Ronald Reagan's Cadillac welfare queen seems be part of the ur-unconscious of the right-wing mind. (Would it be unfair to call it the conservative racial memory? Perhaps.) She lives there in the psychic shadows, constantly ready to be rediscovered and to emerge on demand, in the hour of conservative need.
And so it came to pass, only recently, as I understand it, that Sharon Jasper, a resident in public housing in New Orleans, complained about missing window screens, a leaking sink, and high deposit charges and utility bills in her subsidized housing. This got the attention of the New Orleans Times-Picayune, such that they sent one of their photographers to look at her apartment. Given that a leaky sink will not put any news photographer in the running for a photojournalism Pulitzer, the photographer opted for a picture of her very large TV set instead.
Now, this TV set has excited a good deal of outrage in the conservative blogs, like Ross Douthat's, for example. And I myself saw the picture. The flat screen TV appeared quite large, though the wide-angle lens used exaggerated this somewhat.
But no matter. It was definitely a big television set.
The Lee Atwater-esque encoded message here (which right wingers with instinctive wisdom never feel the need to spell out and make potentially falsifiable) is that the overburdened taxpayer has paid for this TV set, or, if not and if the money was Ms Jasper's very own, then it should have been used for several months rent for non-subsidized housing. Absent such assumptions, indeed, why else would there be the outrage?
Well, let's assume for the moment that the Atwater-Rove message is true, just for the heck of it.
The important question to ask, then, in terms of the holiday tradition being celebrated even as I write (by all except secular enemies of Christmas and maybe a few Jews and Muslims and Buddhists), is "so what?"
I suspect Ross Douthat either belongs to, or in any case and for whatever reason psychically identifies with, an income bracket that has received an inordinate Republican tax break at the expense of the rest of us, not to mention at the expense of our children and grandchildren, and as such is either himself a greater burden to his fellow men than Ms Jasper, or admires men who are. Not to put too fine a point on it, Warren Buffet, second richest man in America, is in a much lower tax bracket than his secretary, who pays twice the percentage of her income to support George Bush's war than Warren Buffet does. Mr. Buffet was honorable enough to express outrage about this, but I doubt if any conservative bloggers have. I could be wrong, of course. I haven't read Ross Douthat's archives to find out about him.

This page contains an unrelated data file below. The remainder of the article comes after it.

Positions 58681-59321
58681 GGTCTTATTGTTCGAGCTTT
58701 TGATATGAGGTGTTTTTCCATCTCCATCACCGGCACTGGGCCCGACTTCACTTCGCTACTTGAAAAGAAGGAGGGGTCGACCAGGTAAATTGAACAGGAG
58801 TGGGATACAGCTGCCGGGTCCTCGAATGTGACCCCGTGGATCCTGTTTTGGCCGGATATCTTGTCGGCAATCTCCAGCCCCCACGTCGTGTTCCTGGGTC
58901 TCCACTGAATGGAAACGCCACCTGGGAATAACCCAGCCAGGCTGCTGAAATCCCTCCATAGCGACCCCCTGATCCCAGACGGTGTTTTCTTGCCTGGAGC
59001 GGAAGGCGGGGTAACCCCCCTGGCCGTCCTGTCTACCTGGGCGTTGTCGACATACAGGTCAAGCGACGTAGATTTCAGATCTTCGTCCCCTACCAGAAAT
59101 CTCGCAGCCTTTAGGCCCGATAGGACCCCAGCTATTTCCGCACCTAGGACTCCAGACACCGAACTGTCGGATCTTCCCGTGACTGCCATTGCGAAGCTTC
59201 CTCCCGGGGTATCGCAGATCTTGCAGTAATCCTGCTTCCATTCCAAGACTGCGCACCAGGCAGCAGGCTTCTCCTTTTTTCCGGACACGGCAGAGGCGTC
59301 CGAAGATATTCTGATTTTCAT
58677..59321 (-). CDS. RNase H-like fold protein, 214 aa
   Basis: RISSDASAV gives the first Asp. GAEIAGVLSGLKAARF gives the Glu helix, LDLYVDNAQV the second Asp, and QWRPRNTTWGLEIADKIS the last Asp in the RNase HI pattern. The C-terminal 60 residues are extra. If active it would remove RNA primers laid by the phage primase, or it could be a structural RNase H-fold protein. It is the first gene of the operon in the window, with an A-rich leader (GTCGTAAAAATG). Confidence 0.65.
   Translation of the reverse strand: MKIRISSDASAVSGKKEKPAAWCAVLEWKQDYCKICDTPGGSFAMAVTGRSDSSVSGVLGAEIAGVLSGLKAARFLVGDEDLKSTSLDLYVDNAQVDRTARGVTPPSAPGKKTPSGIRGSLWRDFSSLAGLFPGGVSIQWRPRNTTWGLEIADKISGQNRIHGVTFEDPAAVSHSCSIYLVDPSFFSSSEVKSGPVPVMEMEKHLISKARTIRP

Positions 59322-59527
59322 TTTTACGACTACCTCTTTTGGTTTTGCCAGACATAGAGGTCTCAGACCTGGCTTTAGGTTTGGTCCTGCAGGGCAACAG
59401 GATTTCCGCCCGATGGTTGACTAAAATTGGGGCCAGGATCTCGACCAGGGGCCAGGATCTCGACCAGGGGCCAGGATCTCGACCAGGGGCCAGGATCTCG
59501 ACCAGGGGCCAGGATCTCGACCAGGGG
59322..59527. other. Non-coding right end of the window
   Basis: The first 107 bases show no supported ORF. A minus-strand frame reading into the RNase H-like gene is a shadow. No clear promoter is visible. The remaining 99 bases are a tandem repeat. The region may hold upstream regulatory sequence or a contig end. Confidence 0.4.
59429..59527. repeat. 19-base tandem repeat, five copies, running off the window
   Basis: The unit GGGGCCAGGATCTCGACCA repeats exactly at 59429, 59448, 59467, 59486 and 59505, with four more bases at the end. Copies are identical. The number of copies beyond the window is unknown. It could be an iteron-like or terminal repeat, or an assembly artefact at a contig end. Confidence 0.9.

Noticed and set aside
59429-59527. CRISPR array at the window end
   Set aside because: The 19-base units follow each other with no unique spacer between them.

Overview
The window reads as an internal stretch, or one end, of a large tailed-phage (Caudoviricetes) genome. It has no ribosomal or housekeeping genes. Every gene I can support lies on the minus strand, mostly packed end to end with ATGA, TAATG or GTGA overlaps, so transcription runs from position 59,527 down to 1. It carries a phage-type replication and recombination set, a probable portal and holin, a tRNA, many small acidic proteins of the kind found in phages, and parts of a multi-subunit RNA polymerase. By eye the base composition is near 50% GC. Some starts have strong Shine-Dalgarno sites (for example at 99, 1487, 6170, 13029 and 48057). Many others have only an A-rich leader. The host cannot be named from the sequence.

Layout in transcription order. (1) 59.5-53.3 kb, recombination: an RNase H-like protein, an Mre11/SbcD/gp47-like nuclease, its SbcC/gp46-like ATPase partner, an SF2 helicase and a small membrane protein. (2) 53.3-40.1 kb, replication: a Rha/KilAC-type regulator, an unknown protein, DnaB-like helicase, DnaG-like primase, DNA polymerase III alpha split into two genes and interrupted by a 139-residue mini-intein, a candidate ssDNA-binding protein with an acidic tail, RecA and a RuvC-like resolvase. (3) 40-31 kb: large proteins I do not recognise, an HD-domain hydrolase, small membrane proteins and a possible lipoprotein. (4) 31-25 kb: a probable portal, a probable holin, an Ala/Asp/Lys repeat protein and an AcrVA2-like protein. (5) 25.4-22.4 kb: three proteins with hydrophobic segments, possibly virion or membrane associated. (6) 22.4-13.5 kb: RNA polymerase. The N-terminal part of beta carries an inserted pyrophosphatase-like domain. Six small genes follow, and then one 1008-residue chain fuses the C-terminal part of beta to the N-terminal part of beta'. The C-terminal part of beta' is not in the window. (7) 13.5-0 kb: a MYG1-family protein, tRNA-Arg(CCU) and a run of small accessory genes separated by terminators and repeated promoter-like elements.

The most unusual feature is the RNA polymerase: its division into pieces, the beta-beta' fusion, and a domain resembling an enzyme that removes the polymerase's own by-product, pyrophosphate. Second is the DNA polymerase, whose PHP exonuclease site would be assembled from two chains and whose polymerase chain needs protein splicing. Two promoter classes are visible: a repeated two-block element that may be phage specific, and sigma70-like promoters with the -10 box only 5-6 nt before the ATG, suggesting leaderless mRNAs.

But I digress. Getting back to the TV welfare queen, and to introduce a little perspective here, this being Christmas Eve, I went to the Good Book to say what Jesus might say about the matter. Assuming that, say, adultery might be considered even worse in conservative circles than ownership of a large TV set, Jesus' words to a mob agitated by a serious transgression against a conservative moral code might be instructive and apposite. "Let he who is without sin cast the first stone."
In fact Jesus seems like the kind of guy who would get more offended about wide-screen TVs in the houses of the rich than in the houses of the poor. Specifically, "...it is easier for a camel to go through the eye of a needle than for a rich man to enter the kingdom of God." Matthew 19:24
That's a pretty hard message for a conservative to hear, but they seem to have been diligently at work all these many centuries not hearing it.
And there's this: "Give to everyone who begs from you, and do not refuse anyone who wants to borrow from you" again from Matthew. This would seem to prohibit those among the right wing who are actually Christians from being real soreheads about Ms. Jasper's subsidized housing.
In the spirit of the Season, I have to say that my overall impression is that Jesus was far more forgiving of the sinners than of those who obsess and rend their garments about the sin.